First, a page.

It's just one man's opinion, but after watching the 2011 Buffalo Bills for six games, it's looking like the team has finally found some long-lost stability at the ultra-important left tackle position.
In 2007, the Bills had one of the most stable and promising situations at left tackle in the NFL. That year, fourth-year pro (and second-year starter) Jason Peters emerged as one of the best young tackles in the game and made his first Pro Bowl.
In the four years since, the Bills have had the exact opposite of stability at the position. After his '07 success, Peters held out of training camp in 2008 seeking a new contract, missed the first game, and struggled to get into a groove by year's end. Prior to the 2009 NFL Draft, the Bills traded Peters to Philadelphia for three draft picks - including a first-round pick that turned into center Eric Wood - and made Langston Walker their starting left tackle. He didn't play a snap there, as the team released Walker and made Demetrius Bell - who'd never even been active for an NFL game coming out of Northwestern State - their new starting left tackle.
Bell struggled mightily to the surprise of no one, and by mid-season was put on Injured Reserve with a season-ending knee injury. A rotation of players like Jonathan Scott, Jamon Meredith and Kirk Chambers played in his place, and again, the results were disastrous.
Yet the Bills continually ignored the position at the top of the draft. In '09, the team passed on Michael Oher in favor of Aaron Maybin, who is no longer with the team. In 2010, after the team re-structured its front office under new GM Buddy Nix and head coach Chan Gailey, the team again passed on talented tackles (such as fan-favorite Bryan Bulaga and Anthony Davis) in favor of running back C.J. Spiller.
When the 2010 season opened - Gailey's first as head coach - the Bills rotated left tackles early in the season. Bell was the de facto starter, but as he continued to get himself into football shape, the team rotated Meredith into games to spell Bell and keep him fresh. Meredith was so poor that he was gone by year's end, but Bell stuck around and eventually locked down the position - though he was inconsistent enough that fans still clamored for a tackle as the Bills held the No. 3 overall pick in the 2011 NFL Draft.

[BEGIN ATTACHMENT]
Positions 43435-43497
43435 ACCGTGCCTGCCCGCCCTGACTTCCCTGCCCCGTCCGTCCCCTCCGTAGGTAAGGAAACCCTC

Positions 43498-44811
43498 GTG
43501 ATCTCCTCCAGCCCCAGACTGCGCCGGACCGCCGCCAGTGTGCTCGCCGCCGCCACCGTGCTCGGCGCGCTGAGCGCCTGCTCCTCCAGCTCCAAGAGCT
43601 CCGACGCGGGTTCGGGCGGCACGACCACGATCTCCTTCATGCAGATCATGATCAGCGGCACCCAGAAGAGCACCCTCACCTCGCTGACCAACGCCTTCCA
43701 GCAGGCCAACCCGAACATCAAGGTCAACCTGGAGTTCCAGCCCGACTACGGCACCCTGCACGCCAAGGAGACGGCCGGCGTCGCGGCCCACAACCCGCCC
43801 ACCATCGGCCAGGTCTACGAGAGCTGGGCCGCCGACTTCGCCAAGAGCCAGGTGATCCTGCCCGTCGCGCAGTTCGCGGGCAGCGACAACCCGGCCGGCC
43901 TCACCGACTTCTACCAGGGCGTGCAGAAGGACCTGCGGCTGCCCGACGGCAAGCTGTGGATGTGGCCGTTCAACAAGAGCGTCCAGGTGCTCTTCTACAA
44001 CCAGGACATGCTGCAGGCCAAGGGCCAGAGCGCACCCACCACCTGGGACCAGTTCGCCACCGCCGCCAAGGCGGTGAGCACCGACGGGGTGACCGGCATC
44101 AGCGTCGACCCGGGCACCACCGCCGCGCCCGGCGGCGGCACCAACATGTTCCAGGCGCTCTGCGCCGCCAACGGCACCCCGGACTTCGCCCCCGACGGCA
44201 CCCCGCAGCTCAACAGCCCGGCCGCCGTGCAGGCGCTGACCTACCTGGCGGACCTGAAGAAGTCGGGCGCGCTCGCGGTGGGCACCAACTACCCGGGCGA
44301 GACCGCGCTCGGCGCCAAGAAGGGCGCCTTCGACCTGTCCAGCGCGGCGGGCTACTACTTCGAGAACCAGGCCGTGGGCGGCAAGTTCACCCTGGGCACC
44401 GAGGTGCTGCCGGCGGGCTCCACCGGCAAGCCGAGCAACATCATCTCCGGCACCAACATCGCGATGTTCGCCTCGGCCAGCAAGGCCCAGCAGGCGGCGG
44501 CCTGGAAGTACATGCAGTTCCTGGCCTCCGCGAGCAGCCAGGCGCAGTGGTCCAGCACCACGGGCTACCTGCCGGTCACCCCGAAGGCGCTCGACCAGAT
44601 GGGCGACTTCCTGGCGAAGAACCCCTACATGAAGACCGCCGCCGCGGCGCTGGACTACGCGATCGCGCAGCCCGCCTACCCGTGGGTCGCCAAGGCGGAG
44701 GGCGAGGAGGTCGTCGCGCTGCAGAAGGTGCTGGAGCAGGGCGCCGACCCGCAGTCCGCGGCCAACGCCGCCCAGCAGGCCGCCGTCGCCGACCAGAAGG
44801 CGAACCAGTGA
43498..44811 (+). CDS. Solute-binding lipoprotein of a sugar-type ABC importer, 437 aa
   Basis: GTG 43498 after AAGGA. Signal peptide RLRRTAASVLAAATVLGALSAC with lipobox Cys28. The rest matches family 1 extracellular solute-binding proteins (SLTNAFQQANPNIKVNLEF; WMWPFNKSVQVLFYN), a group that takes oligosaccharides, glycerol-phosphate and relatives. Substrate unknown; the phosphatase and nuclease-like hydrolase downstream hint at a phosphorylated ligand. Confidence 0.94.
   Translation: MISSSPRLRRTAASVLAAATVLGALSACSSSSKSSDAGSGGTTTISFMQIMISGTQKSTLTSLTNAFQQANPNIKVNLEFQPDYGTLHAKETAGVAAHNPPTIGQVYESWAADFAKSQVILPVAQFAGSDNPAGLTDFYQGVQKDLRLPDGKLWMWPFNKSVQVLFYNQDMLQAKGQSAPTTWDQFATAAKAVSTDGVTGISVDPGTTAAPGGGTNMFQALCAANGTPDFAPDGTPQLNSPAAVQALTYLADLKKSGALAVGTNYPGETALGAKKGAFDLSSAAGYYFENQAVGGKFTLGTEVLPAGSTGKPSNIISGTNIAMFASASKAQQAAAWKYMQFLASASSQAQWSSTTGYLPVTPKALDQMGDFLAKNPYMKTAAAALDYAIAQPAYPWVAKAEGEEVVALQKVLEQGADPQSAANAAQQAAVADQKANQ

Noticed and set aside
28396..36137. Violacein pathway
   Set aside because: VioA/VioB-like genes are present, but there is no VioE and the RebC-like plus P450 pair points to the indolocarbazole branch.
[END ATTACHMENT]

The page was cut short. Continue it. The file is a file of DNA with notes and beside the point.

Again, the NFL Draft came and went without a high-round tackle this past April, but this time around, there was a change: the team spent a fourth-round pick on Clemson tackle Chris Hairston. It was the highest the team had drafted a tackle since they took Mike Williams at No. 4 overall in 2002 - and Nix made it clear very quickly that the team was grooming Hairston to be the left tackle down the line.
In six games this season, the Bills have gotten generally excellent play out of their left tackles as the offense has finally turned a corner under Gailey's guidance and the stability offered by quarterback Ryan Fitzpatrick. Bell was excellent and consistent in the team's first four games, but a shoulder injury forced him out of the lineup for the last two contests. In stepped Hairston, who took his lumps as a rookie - but who also flashed solid raw skills. He looks like a keeper.
The Bills have 10 games remaining on their schedule this season, and they also look like they've got two left tackles that can play on NFL Sundays for a while. Bell is a free agent after the season and will be seeking a new deal - and he's certainly played well enough to explore that possibility - and that will be interesting to monitor. Though the future is not clear at this position, it's certainly several steps ahead of where the team was when Peters decided to hold out for more money.